Statement from the Chief Public Health Officer of Canada on March 31, 2021
March 31, 2021 - Ottawa, ON - Public Health Agency of Canada
The COVID-19 pandemic continues to create stress and anxiety for many Canadians, particularly those who do not have ready access to their regular support networks. Through the Wellness Together Canada online portal, people of all ages across the country can access immediate, free and confidential mental health and substance use supports, 24 hours a day, seven days a week.
As the Easter long weekend quickly approaches, I encourage everyone to plan ahead, think about the risks, and decide together on how to celebrate safely during the holidays, as we have done for many other occasions during COVID-19. Limiting in-person gatherings to your immediate household and avoiding non-essential travel are still the safest way to celebrate. Virtual events, such as dinners and egg hunts, or a physically distanced doorstep gift exchange are just a few ways to stay socially connected while still maintaining important traditions. Remember to include layers of individual public health practices as part of the planning – until we know more about the vaccine's ability to prevent transmission, this remains important for everyone, regardless of vaccination status. And finally, check with your local public health authority to find out more about the measures in place to keep your family, friends and community safer this holiday.
As COVID-19 activity continues in Canada, we are tracking a range of epidemiological indicators to monitor where the disease is most active, where it is spreading and how it is impacting the health of Canadians and public health, laboratory and healthcare capacity. At the same time, the Public Health Agency of Canada is providing Canadians with regular updates on COVID-19 vaccines administered, vaccination coverage and ongoing monitoring of vaccine safety across the country. The following is the latest summary on national numbers and trends, and the actions we all need to be taking to reduce infection rates, while vaccination programs expand for the protection of all Canadians.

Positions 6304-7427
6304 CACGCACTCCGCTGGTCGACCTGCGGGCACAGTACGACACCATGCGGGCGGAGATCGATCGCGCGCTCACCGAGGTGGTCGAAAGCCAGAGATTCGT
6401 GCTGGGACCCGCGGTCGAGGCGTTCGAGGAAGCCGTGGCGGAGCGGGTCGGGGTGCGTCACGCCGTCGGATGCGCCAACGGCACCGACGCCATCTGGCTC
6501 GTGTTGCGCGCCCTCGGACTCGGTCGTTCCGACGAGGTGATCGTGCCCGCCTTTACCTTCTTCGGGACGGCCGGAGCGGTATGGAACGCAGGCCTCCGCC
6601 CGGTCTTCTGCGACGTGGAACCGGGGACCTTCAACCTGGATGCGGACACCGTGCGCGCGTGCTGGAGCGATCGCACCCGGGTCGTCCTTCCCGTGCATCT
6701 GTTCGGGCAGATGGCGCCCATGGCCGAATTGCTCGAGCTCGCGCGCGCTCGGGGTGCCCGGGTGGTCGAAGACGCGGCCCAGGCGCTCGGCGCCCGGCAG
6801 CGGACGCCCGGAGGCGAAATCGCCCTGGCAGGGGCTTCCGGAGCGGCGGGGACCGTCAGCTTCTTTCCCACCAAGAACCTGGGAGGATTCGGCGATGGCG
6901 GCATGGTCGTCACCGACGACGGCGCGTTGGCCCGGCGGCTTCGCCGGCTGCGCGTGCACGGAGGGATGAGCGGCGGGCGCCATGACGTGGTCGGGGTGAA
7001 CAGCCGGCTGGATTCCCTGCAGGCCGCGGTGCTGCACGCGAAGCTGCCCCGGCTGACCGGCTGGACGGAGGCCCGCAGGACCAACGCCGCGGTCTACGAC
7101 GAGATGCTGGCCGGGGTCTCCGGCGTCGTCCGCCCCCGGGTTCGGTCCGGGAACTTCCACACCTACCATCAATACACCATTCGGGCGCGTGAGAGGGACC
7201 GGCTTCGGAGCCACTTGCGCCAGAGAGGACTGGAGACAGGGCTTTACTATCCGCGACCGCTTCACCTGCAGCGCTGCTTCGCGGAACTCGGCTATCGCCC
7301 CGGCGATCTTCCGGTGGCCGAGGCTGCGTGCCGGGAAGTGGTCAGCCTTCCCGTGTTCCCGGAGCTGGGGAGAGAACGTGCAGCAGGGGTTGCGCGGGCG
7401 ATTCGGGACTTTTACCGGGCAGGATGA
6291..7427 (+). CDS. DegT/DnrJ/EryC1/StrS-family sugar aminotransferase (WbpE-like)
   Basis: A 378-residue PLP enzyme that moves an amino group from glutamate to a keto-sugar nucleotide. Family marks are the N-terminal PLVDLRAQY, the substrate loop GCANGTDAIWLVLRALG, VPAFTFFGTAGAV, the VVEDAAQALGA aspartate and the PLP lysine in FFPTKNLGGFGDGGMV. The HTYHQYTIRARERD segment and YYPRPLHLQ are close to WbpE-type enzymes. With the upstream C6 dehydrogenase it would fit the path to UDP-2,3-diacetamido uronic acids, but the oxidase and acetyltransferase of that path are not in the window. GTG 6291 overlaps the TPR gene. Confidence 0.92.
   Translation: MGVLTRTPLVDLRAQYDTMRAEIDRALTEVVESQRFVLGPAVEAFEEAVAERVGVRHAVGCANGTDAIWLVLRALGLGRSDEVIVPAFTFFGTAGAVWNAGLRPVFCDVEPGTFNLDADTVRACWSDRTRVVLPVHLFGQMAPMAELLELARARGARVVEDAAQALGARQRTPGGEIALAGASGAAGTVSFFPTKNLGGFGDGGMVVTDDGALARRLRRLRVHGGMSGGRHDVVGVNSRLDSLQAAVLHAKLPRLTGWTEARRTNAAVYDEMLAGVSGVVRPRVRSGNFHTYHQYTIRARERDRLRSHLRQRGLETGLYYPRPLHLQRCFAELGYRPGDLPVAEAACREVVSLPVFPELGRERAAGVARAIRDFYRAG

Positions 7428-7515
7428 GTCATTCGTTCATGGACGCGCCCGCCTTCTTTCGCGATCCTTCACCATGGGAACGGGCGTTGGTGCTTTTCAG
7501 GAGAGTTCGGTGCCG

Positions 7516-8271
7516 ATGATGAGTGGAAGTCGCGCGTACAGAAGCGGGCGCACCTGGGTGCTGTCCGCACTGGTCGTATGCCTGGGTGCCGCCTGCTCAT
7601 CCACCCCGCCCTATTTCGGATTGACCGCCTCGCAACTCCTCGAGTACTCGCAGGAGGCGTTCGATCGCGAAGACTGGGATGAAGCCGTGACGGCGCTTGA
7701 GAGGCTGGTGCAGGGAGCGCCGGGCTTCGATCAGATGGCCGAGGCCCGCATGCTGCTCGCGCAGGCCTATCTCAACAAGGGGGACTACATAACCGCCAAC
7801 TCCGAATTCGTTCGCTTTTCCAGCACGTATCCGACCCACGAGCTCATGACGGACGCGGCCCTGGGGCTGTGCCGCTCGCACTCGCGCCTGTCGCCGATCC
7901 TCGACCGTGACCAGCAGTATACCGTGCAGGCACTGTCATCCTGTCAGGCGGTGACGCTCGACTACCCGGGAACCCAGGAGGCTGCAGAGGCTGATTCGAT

Since the start of the pandemic, there have been 976,598 cases of COVID-19, including 46,395 active cases and 22,926 deaths reported in Canada; these cumulative numbers tell us about the overall burden of COVID-19 illness to date. They also tell us, together with results of serological studies, that the vast majority of Canadians remain susceptible to COVID-19. As vaccine delivery ramps up at an accelerated pace, there is cause for optimism that widespread and lasting immunity can be achieved through COVID-19 vaccination. We now have multiple safe and effective COVID-19 vaccines with unique advantages that are authorised for use in Canada. Vaccine coverage is increasing across Canada, with benefits being seen in prioritized high-risk populations. Ramp up of vaccine supply and acceleration of vaccination programs will return further benefits to protect more Canadians, over the coming weeks and months.
However, with the ongoing increase in COVID-19 activity over several weeks and a rising proportion of cases that involve more contagious variants of concern, strong public health measures and individual precautions must be sustained where COVID-19 is circulating. The latest national-level data show a seven-day average of 4,857 new cases daily (March 24 to 30). Sustained high infection rates are also impacting lagging indicators of COVID-19 severity, which are levelling off (deaths) or increasing (hospitalisation), particularly in areas with elevated disease activity. The rise in severe and critical illnesses is placing renewed strain on the health system. Provincial and territorial data indicate that an average of 2,302 people with COVID-19 were being treated in Canadian hospitals each day during the most recent seven-day period (March 24 to 30), including 673 of whom were being treated in intensive care units. During the same period, there were an average of 27 COVID-19-related deaths reported daily. While this lagging severity indicator has continued to decline slowly, there is a concern that trend could also shift if the increase in severe illness trends persists.